Another advantage of the optical semiconductor device of the present invention is that by varying the shape of the glass dome different far-field emission patterns can be obtained. For example, an optical semiconductor device of the construction shown in FIG. I having a glass dome approximately 0.10 inches in diameter formed by the free-flowing method over an electroluminescent diode 0.020-0.25 inches square provided a rather broad spatial pattern such as shown in FIG. 8b. However, an optical semiconductor device of the construction shown in FIG 2 having a glass dome approximately three-eighths inches in diameter formed by the molding method over an electroluminescent diode 0.0200.25 inches square provided a somewhat more beamlike pattern shown in FIG. 8a.

lclaim:

1. An optical semiconductor device comprising an electroluminescent semiconductor diode and a glass dome covering and in intimate contact with said diode so that any radiation emitted from the diode will pass through the dome, said glass dome being of a composition consisting essentially of, by weight, 19 to 41 percent arsenic, to percent bromine and a chalcogen selected from the group consisting of 28 to 50 percent of sulfur, 65 to 70 percent selenium and mixtures thereof wherein in the mixture selenium replaces sulfur on a molar basis.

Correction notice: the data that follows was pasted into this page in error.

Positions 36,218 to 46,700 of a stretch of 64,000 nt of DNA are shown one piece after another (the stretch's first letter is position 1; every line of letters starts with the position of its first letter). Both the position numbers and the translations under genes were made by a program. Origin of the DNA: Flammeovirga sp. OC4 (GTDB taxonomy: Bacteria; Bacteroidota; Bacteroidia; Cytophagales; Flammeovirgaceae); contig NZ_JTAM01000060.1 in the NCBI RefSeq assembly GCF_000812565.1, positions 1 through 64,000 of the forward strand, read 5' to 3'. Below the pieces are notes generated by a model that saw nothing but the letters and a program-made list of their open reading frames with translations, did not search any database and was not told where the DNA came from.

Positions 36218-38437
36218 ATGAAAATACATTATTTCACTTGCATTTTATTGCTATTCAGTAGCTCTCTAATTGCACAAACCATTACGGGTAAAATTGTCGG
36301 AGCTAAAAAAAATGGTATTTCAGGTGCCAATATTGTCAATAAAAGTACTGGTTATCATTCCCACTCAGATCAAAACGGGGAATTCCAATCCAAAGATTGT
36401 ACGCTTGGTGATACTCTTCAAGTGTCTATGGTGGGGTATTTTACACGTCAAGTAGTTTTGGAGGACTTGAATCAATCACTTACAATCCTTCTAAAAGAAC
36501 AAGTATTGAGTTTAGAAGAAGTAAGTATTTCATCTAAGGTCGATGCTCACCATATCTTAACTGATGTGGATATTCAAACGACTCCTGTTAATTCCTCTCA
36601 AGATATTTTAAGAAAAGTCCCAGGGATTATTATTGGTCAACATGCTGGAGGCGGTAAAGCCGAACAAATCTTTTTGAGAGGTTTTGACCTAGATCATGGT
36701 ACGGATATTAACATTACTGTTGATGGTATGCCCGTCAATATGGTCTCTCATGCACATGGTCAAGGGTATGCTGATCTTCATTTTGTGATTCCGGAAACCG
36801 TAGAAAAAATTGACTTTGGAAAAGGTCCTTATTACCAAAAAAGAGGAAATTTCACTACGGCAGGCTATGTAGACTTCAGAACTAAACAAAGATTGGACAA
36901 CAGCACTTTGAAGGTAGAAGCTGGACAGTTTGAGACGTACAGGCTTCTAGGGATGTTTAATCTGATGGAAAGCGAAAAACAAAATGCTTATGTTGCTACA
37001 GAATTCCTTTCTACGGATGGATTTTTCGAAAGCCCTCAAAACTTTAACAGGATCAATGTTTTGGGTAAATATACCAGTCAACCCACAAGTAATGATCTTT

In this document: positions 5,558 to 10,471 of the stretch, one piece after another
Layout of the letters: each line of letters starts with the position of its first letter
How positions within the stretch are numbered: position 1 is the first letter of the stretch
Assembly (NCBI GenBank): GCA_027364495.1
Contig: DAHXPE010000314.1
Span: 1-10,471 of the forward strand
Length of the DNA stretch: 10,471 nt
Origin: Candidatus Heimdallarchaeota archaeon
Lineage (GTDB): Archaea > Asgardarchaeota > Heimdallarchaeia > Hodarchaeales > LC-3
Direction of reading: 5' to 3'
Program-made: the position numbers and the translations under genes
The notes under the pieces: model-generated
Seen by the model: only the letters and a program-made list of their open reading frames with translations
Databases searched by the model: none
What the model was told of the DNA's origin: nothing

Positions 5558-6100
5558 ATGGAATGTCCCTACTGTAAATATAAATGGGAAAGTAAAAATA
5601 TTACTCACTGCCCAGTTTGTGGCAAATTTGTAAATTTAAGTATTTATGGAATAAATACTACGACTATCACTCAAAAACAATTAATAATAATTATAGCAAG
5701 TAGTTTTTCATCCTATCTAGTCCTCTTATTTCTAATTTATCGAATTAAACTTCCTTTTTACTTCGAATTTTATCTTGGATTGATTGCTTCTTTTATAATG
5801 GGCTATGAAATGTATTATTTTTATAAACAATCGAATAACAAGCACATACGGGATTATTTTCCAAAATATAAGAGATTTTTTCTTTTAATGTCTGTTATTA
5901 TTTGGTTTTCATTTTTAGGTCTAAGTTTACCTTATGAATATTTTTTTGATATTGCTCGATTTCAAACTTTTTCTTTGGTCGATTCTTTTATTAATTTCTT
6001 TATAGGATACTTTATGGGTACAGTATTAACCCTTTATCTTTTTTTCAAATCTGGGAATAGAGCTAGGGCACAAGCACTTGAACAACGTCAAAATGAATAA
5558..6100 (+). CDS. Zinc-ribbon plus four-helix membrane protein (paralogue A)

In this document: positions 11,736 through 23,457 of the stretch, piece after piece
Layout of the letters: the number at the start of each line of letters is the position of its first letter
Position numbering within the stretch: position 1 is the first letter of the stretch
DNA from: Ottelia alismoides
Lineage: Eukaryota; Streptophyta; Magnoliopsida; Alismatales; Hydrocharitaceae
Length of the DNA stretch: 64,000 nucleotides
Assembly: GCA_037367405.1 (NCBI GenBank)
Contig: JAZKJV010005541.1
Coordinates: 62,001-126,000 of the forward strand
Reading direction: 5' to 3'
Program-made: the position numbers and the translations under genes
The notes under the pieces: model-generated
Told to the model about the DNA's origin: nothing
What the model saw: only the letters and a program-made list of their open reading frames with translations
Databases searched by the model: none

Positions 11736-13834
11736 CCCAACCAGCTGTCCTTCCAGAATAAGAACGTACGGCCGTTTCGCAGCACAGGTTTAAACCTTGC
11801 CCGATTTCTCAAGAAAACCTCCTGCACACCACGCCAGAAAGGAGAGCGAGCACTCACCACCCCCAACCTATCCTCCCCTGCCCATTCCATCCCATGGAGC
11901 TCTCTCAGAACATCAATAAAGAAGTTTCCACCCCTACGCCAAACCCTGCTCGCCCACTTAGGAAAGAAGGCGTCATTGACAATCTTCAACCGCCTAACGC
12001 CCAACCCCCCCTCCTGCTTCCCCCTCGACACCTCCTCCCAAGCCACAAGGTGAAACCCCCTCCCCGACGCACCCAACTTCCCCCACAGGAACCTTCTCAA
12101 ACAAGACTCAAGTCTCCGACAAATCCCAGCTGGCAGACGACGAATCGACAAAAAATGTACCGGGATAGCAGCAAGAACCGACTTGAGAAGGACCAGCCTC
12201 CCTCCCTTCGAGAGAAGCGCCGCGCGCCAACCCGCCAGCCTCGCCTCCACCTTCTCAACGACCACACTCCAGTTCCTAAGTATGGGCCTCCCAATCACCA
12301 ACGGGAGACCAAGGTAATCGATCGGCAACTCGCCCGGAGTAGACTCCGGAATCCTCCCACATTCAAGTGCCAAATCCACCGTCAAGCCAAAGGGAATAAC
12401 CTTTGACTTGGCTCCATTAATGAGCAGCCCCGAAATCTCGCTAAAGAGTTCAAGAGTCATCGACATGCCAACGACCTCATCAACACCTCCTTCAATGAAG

2. An optical semiconductor device in accordance with claim 1 including a support, the diode being'mounted on said support so as to emit radiation away from the support and the glass dome is mounted on said support and extends over the diode.

3. An optical semiconductor device in accordance with claim 1, in which the glass of the dome includes up to 10 percent of tellurium as a replacement for a corresponding amount ofthe chalcogen on a molar basis.

4. An optical semiconductor device in accordance with claim I in which the glass of the dome includes up to 8 percent of iodine as a replacement for a corresponding amount of the bromine on a molar basis.

5. An optical semiconductor device in accordance with claim I in which the glass dome is ofa composition consisting essentially of by weight 34 percent arsenic, 46 percent sulfur

Referenced by
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Classifications
U.S. Classification257/794, 313/512, 501/40, 250/552, 257/E33.59, 257/680, 65/DIG.150, 313/499
International ClassificationC03C3/32, H01L33/56, H01L33/54
Cooperative ClassificationH01L33/56, H01L33/54, C03C3/321, Y10S65/15
European ClassificationC03C3/32B